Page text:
Let us know what solves the heat problem. Im betting on the thermostate unless I missed it you never had it checked and it may not be opening full.OOOOOOOOr the fan clutch, Im with the others that say when it locks up you know it. Every one Ive heard lock sounded like you droped the trany into 1st gear on a heard pull.

You bet I'll let you know what fixes this. If I had posted some suggestions in response to someone's question, I would be curious too, as to what fixed the problem.
Here's what I have been able to do so far (in fact I did this stuff before I posted the water pump question above) -- flush/backflush cooling system, removed radiator and cleaned debris out of radiator fins and AC cooling unit fins (very little there-mostly bugs), had radiator pressure tested (OK), re-installed radiator and filled system with new 50/50 antifreeze/water mixture. The radiator is already a 5 core, non-aluminum model. It looks to be in pretty good shape (maybe it was replaced by a previous owner?). None of this helped any, but at least I know my radiator is clean.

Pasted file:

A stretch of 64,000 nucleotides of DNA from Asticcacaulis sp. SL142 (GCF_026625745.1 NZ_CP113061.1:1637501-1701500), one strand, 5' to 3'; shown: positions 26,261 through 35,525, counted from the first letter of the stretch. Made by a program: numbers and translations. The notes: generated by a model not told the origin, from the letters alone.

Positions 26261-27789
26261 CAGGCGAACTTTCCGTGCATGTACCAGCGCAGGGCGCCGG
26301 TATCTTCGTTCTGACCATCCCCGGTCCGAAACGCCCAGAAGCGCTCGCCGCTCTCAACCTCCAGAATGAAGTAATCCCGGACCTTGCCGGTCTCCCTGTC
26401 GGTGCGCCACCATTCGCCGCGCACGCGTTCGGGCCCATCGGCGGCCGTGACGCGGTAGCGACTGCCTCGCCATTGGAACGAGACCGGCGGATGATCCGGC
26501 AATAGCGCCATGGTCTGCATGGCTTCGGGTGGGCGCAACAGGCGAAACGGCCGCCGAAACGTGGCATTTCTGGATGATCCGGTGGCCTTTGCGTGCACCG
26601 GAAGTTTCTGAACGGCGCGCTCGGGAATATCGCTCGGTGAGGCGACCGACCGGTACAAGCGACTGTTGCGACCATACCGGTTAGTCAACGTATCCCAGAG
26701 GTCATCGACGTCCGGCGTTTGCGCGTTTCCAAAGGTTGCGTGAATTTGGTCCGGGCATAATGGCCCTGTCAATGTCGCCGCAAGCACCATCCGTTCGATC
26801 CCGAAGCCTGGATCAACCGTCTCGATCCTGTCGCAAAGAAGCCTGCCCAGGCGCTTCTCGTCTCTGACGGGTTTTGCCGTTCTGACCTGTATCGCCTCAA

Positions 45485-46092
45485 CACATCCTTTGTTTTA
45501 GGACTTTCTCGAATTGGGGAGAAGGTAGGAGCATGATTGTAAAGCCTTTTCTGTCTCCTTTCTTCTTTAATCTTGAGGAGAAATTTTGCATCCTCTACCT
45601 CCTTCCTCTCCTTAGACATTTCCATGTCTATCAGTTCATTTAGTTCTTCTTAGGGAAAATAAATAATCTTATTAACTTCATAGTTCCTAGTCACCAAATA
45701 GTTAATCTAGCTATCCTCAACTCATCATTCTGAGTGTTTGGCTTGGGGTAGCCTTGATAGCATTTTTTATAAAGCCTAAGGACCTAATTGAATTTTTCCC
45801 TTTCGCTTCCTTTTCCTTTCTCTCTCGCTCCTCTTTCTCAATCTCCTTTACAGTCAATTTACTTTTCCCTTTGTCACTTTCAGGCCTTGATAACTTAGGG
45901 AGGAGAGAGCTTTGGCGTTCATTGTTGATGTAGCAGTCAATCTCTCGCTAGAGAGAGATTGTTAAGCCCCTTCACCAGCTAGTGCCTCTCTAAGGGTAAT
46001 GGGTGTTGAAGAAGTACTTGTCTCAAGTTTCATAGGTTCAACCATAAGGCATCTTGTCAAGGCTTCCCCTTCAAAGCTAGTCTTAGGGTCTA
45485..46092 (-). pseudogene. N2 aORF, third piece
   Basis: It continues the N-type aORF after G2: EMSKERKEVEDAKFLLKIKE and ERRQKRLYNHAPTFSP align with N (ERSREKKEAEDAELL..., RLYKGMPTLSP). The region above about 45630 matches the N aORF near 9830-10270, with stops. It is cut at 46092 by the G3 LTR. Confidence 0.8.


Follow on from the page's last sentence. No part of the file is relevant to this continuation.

I have a new thermostat and fan clutch, but have not had time to install them yet. The water pump is not leaking, but there is that intermittent knock noise coming from that area when the engine is cold. I decided to replace the fan clutch because it was fairly cheap, easier to change than the water pump, and maybe the knocking noise is coming from that and not the water pump. Even though I could not stop the fan when the engine was hot, maybe the clutch is slipping (I don't even know if that's possible) and not turning as fast as it should. I'll keep you posted.
John Sajdak